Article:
The word cake was mentioned ten times more often than climate change on British TV last year, a new report finds.
New research by the BAFTA-backed sustainability project albert suggests terms such as wind and solar power were mentioned under 500 times, comparable with banana bread and beer garden.
Informed by Deloitte which analysed a year’s worth of subtitling data from six major broadcasters, the report also shows that mentions of climate change have decreased by 10% from 14,068 in 2019 to 12,715 mentions last year.
Mentions of global warming have followed the trend, decreasing by 19% from 2,157 in 2019 to 1,749 in 2020.
The research also found that together the terms ‘climate change, ‘climate emergency’ and ‘climate crisis’ received a total of 14,540 mentions while ‘climate justice’, ‘climate action’ and ‘climate solution’ had an estimated 296 mentions collectively.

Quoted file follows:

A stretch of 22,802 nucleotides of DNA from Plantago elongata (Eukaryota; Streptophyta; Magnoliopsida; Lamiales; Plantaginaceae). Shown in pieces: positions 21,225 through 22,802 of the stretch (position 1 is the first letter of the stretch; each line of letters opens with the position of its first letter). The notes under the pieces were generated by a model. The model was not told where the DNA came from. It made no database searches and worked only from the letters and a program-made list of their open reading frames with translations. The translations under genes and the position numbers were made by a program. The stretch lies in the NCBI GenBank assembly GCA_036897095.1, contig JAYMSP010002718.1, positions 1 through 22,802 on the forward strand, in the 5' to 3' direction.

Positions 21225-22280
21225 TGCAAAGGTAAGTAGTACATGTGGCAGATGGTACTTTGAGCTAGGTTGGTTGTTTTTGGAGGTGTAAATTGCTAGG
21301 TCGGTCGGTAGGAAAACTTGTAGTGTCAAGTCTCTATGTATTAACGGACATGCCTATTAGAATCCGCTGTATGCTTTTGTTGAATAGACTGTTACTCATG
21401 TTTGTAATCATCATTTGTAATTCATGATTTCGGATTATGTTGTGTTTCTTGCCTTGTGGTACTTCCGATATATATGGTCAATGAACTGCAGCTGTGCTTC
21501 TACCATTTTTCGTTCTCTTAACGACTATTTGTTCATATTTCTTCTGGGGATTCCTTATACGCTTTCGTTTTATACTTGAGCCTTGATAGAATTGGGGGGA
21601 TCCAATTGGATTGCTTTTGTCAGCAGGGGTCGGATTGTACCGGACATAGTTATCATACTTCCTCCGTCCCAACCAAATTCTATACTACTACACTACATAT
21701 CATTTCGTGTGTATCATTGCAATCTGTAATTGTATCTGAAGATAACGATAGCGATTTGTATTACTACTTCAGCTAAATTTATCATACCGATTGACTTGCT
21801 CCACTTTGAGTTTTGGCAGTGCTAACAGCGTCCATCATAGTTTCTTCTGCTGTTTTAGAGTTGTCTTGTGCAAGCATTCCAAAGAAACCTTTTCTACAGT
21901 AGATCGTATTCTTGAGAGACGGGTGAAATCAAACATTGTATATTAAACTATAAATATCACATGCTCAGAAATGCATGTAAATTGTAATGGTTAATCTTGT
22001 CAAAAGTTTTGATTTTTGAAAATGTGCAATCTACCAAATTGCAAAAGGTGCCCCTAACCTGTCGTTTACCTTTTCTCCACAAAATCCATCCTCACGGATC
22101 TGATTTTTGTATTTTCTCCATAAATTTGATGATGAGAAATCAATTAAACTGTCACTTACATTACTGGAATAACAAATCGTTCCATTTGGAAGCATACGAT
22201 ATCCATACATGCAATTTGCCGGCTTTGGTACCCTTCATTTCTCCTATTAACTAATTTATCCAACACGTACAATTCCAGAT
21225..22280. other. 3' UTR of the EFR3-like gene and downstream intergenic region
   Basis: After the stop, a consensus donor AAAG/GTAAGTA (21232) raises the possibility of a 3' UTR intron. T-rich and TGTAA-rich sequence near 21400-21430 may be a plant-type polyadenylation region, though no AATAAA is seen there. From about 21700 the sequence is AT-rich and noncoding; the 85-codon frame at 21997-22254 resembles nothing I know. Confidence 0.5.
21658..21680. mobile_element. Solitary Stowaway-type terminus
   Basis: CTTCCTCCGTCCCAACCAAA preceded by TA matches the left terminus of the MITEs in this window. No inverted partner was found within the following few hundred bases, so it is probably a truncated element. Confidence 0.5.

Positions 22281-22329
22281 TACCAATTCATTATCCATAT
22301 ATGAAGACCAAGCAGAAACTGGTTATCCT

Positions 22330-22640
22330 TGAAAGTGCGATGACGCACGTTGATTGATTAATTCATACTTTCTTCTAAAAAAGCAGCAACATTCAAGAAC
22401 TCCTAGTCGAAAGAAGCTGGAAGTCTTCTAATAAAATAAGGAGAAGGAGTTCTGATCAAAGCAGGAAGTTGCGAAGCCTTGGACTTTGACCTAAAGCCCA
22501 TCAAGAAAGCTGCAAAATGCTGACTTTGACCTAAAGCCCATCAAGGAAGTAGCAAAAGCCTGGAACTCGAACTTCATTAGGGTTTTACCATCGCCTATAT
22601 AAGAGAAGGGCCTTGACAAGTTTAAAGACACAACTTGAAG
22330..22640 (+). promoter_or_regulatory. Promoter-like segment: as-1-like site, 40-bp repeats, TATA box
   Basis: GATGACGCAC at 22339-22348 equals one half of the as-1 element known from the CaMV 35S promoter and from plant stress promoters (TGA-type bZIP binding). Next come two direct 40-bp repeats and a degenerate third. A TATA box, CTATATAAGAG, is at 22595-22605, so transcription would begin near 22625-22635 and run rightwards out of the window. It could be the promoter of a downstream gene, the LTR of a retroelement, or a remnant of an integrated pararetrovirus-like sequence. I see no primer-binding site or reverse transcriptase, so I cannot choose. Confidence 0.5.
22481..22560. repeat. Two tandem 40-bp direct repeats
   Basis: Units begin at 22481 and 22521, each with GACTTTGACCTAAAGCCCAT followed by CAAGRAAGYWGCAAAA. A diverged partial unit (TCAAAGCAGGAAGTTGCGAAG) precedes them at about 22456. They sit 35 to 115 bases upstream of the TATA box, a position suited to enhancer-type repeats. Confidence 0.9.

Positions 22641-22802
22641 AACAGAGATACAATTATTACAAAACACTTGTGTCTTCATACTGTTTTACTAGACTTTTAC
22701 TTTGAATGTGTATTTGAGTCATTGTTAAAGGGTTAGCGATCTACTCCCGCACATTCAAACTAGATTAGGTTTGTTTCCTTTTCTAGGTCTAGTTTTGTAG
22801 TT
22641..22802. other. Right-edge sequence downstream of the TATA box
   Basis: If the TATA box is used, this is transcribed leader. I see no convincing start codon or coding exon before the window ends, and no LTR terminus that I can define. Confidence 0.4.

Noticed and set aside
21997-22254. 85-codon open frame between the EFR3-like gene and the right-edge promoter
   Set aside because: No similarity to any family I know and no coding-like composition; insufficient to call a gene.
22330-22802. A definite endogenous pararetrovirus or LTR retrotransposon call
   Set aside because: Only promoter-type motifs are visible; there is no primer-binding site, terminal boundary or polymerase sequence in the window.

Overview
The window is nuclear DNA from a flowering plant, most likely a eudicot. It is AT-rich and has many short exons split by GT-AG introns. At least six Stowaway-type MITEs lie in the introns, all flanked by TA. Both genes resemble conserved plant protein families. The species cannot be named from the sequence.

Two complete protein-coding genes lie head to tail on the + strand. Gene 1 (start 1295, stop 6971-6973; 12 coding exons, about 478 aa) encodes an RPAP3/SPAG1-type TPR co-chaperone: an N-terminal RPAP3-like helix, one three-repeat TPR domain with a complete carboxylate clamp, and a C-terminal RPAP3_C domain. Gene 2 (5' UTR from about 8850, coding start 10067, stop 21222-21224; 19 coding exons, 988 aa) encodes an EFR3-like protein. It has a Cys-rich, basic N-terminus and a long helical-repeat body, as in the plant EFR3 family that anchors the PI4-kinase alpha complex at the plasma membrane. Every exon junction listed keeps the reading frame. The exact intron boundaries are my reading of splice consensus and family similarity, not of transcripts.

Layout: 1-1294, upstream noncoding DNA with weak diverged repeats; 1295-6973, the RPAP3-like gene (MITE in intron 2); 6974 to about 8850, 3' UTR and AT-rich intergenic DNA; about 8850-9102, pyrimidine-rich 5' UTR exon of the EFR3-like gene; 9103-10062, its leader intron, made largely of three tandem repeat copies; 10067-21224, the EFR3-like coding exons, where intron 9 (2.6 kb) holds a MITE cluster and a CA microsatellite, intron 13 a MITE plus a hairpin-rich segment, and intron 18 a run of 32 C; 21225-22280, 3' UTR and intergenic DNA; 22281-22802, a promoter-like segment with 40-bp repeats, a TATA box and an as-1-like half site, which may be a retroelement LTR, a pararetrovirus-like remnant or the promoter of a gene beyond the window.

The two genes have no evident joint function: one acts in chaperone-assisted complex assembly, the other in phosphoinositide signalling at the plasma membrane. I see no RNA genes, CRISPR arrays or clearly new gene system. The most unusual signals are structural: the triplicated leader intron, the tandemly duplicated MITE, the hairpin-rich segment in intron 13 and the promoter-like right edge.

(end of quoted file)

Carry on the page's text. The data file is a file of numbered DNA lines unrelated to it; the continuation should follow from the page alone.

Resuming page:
Carys Taylor, Director of albert, said: “In any normal year, a drop in climate change mentions would be a worrying headline, but 2020 was no normal year; the increase in reruns and archive shows, coupled with the TV industry having to quickly grapple with a new way of working, will have had an impact. But the TV industry is critical to tackling climate change.”
Juliet Davenport, Founder of Good Energy, said: “2020 was originally meant to be the year of climate action. We all know only too well why attention shifted elsewhere but it is still frustrating to see the media discuss climate change less than the previous year, let alone that wind power got as much air time as banana bread.”